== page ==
To prognose the weather and the ocean’s water level of the future, we have to study the processes that have occurred in the past. The glaciations of the ice age and glacial movements have designed Estonia’s current landscape. Scientists at the University of Tartu looked at what happened during the last glaciation at the maximum distribution of the Last Scandinavian Ice Sheet ca 20,000 years ago.
It is necessary to study glaciers of the past to understand today’s glacial movements in a warming climate. Their maximum extent, melting rate, its connection to climate change and the amount of water released are questions that need a spatio-temporal framework of events as accurate as possible to make regional and global generalisations about the creation of topography, development of landscapes, or changes in the ocean’s water level in the past, for example. However, determining the age of events in earth sciences is quite complicated and therefore the data available for one glaciated area is usually uneven. This directly affects respective interpretations and models.
The Last Scandinavian Ice Sheet, which was part of the most recent Weichsel glaciation, extended from the centre of glaciation in the northern part of the Gulf of Bothnia to the continental shelf of the North Sea in the west, to the territories of Germany and Poland in the south, and from the Valday Heights to Arkhangelsk and the Kola Peninsula in the eastern part of the glaciated area. The advance of the glacier occurred unevenly, and so the glacier already reached the edge of its maximum spread in the western part over 25 thousand years ago, in the south around 21–24 and in the east around 16–17 thousand years ago.
Unfortunately, data is scarce on the maximum spreading time of the glacier and the chronology of its subsequent melting in the south-eastern and eastern part of glaciation. To clarify this, a project was started as a cooperation between French, Estonian and Russian researchers, which will now and in the future complement data on the retreat of ice from these areas with sparse data.
When did the last Scandinavian Ice Sheet reach its maximum extension in NW Russia?
The chosen method was the common isotope method, which is based on determining the erratics’ surface exposure time. Large erratics have been scattered over the glaciation areas by glaciers. When the glaciers start melting, the boulders were left behind and were immediately exposed to cosmic radiation which initiates the formation of the 10Be isotope in the quartz crystals in the rock surface. Measuring the amount of this isotope gives an approximate time range for how long the erratic has been in its place.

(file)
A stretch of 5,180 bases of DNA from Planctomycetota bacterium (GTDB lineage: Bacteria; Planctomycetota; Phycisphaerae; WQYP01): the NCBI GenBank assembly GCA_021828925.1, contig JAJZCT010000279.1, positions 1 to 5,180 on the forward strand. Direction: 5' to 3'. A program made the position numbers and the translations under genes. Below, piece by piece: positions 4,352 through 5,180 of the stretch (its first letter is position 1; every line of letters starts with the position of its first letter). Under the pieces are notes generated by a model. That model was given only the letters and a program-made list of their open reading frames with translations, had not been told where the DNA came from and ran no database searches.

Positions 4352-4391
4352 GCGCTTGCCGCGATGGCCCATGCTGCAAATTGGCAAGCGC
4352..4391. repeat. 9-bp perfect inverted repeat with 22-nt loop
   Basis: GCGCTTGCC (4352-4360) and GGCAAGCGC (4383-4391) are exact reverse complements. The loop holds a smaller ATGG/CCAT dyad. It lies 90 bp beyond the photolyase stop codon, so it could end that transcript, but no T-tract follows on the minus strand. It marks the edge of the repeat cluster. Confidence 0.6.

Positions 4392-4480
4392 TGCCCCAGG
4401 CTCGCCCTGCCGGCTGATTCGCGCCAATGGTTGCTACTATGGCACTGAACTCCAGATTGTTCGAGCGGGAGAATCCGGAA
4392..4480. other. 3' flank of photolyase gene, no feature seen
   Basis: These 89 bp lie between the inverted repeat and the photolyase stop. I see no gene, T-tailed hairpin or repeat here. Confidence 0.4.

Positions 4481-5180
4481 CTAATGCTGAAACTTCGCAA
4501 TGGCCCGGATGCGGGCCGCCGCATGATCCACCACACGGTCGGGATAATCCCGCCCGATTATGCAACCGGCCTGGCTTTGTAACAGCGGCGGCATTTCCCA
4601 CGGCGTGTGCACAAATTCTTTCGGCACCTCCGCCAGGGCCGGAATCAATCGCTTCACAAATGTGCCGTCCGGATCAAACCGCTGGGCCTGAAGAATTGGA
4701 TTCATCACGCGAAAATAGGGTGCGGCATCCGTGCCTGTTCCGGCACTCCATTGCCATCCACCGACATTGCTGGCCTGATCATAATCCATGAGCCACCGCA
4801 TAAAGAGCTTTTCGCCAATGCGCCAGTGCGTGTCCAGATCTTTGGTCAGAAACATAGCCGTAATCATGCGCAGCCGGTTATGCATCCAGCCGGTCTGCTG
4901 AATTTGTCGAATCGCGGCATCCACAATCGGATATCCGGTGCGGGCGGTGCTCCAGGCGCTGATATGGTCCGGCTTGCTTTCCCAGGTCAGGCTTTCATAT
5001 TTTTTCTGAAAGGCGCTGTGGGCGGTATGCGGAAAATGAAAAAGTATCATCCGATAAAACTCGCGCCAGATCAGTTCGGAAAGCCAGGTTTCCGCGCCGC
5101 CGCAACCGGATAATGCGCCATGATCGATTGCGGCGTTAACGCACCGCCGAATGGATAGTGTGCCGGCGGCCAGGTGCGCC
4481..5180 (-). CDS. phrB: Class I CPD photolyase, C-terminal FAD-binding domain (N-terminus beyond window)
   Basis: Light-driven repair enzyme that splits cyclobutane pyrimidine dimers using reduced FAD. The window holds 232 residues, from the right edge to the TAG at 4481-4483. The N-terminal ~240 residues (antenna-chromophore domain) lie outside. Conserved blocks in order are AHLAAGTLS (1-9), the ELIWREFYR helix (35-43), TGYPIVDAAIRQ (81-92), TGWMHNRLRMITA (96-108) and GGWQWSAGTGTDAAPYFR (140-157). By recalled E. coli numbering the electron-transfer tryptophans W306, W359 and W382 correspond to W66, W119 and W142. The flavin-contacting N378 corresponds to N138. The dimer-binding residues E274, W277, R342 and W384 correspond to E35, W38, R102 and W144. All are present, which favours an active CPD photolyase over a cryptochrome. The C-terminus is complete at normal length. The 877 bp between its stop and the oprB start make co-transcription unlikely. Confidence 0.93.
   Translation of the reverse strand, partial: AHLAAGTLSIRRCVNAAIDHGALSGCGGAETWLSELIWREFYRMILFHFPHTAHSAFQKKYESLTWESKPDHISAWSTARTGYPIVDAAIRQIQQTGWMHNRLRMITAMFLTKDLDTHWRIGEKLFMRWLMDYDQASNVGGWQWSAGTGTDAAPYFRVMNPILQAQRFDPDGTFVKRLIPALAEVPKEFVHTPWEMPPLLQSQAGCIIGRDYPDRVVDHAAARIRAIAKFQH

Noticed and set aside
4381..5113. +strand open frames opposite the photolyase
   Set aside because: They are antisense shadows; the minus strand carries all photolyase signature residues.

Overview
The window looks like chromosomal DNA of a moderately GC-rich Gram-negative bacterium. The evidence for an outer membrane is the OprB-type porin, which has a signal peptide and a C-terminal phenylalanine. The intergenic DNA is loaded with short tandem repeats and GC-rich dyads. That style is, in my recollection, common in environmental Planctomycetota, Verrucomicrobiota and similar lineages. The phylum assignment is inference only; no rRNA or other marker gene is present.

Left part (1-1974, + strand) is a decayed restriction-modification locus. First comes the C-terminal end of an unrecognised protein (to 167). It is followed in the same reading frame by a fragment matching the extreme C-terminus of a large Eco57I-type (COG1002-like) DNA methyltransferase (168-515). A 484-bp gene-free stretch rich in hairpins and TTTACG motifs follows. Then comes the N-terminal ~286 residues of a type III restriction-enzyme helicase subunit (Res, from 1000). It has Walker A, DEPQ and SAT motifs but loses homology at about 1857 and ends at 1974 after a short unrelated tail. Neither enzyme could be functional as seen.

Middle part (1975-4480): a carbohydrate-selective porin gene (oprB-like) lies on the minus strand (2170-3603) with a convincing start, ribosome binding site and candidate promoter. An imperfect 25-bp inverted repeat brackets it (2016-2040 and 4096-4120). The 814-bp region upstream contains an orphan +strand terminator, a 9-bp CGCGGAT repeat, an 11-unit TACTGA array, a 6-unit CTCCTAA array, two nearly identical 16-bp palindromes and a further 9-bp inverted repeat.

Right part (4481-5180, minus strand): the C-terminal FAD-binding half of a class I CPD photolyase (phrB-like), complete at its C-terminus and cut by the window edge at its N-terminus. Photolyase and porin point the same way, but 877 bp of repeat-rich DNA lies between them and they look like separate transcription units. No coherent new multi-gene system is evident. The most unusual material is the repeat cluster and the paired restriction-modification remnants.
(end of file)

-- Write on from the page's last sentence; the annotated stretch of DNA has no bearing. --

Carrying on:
The ages determined this way give a spatio-temporal image of the glacial retreat in the entire glaciation area. From there, it is possible to find the periods when melting was faster or slower, to find links with climate change and changes in the ocean’s water level. The latter is an emotionally charged issue even in the current climate warming period: if the present large ice sheets should melt, what would happen to the ocean levels? The answers are hidden in the studies of past glaciers.
A recently published scientific article takes a look at the limit and time of the maximum spread of the glacier at Valday Heights in north-western Russia. A remarkable amount of samples (32) was gathered from both sides of the presumable border of the maximum limit of the glacier, and the results show that during the last glaciation, the edge of the glacier stopped at Valday Heights about 20.1 thousand years ago, but did not cross the Heights. The maximum extent in Valday was achieved about few centuries later than in Belarus and in Lithuania, but according to current individual age determinations, even up to 3,000 years earlier than in the Vologda region at a few hundred kilometres north of Valday.
An important result of the study is the new age determinations, which have been made with a similar methodology as the studies conducted elsewhere in the distribution area of the Scandinavian Ice Sheet and are thus directly comparable and usable in regional models. However, new and exciting results on glacial retreat are still to be expected as the same study group has conducted several field works to collect data from a slightly wider area from Valday to Kola Peninsula. These shed light on the development of the region’s landscapes and a hydrographic network, but also, for example, on the assumptions of the early formation of human settlements.
Original article: Rinterknecht, V.; Hang, T.; Gorlach, A.; Kohv, M.; Kalla, K.; Kalm, V.; Subetto, D.; Bourlès, D.; Léanni, L.; ASTER Team (2018). The Last Glacial Maximum extent of the Scandinavian Ice Sheet in the Valday Heights, western Russia: evidence from cosmogenic surface exposure dating using ^10Be. Quaternary Science Reviews, 1 [being published].
The translation of this article from Estonian Public Broadcasting science news portal Novaator was funded by the European Regional Development Fund through Estonian Research Council.